Mash the beans in a large bowl with a fork. Leave some beans whole.

Beat the egg slightly and add onion mixture, egg, oats, matzo meal & spices.  Mix well.  Let sit in the fridge for at least 15 mins.

Form into patties. Either bake on parchment or Silpat at 400 degrees until browned (probably 20-30 mins. depending on size of patties), or fry in a pan with a small layer of olive oil, about 3 mins. a side.

Chicken Salad / Navy Bean Soup

December 23, 2009

Yesterday, I remembered I had cooked chicken breast in the fridge that was still good.  So, Chicken Salad it was.  I’ll share two ways to do this.

Basic Curry Chicken Salad

2 cooked chicken breasts or the equivalent amount of meat – cut into cubes
1-2 rib(s) celery finely chopped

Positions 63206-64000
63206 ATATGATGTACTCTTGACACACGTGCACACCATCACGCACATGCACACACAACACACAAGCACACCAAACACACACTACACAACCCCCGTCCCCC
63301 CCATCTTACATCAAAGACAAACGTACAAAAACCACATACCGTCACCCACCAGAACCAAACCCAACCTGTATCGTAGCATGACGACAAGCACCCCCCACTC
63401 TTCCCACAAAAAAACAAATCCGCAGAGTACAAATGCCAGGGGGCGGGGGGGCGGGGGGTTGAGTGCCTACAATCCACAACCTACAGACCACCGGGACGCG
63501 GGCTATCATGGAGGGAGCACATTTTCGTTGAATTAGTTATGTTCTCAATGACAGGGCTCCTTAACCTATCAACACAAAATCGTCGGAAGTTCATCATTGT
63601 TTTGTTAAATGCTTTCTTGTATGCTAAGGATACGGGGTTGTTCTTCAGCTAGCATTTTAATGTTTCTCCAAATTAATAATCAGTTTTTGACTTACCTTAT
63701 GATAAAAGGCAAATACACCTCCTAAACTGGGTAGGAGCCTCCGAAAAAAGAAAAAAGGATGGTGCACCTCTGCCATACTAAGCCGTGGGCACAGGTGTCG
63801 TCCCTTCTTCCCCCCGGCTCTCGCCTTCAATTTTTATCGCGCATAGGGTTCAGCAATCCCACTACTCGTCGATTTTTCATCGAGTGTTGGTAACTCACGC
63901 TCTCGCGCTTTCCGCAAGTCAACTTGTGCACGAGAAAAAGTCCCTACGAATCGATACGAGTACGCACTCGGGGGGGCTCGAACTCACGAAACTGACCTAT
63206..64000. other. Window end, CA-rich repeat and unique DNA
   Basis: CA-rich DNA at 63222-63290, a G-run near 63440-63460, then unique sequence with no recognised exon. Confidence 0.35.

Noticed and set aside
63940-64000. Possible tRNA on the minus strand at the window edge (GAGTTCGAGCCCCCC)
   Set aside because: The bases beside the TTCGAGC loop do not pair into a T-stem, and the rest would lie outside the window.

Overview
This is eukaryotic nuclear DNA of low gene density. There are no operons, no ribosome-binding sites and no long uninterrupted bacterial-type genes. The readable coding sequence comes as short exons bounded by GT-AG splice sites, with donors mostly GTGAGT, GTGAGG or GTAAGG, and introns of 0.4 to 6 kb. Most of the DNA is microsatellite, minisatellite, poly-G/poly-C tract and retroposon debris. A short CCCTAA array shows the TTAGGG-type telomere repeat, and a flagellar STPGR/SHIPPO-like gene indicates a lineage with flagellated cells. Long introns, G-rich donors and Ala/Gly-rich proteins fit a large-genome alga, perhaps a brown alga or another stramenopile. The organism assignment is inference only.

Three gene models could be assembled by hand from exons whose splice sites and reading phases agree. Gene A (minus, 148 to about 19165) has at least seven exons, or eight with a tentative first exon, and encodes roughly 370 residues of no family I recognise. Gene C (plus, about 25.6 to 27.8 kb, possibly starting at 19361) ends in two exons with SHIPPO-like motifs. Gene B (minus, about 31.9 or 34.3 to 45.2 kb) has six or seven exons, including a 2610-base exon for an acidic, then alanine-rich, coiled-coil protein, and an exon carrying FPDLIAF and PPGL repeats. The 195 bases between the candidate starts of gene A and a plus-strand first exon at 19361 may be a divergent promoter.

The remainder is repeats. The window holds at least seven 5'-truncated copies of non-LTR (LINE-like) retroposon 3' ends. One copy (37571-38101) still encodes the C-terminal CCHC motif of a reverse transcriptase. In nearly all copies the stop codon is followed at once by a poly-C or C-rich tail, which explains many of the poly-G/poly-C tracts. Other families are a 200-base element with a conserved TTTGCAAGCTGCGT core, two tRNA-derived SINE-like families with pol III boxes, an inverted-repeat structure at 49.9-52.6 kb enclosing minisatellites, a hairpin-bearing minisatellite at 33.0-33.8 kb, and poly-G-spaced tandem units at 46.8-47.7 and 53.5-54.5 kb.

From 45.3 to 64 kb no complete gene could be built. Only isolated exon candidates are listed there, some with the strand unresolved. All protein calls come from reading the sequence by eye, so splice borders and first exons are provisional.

2-3 T. minced red onion
1/4 c. mayonnaise
1 T. lemon juice
zest of 1/2 orange
juice of 1/2 orange
1-2 t. curry powder
1/2-1 t. salt
Black pepper to taste
(optional:  about 10 grapes, cut in half)

Whisk together: mayonnaise, lemon juice, orange juice, orange zest, curry powder, salt & pepper.
Add chicken, celery, onion, (and grapes).

Chicken Curry Salad From The Pantry
1 Costco can of chicken breast
1 can mandarin oranges in juice, drained
make dressing above – about 2/3 the amount – do not add grapes.  Add some unsweetened flaked coconut if you’ve got some.

I also remembered that I made a simple navy bean soup for a party last week.  This made a full pot of soup that fed about 10 people.

Navy Bean Soup

1 lb. navy beans, rinsed and picked over to remove non-beans and other scary looking pieces
Lots of water

2 medium onions, chopped
2 T. olive oil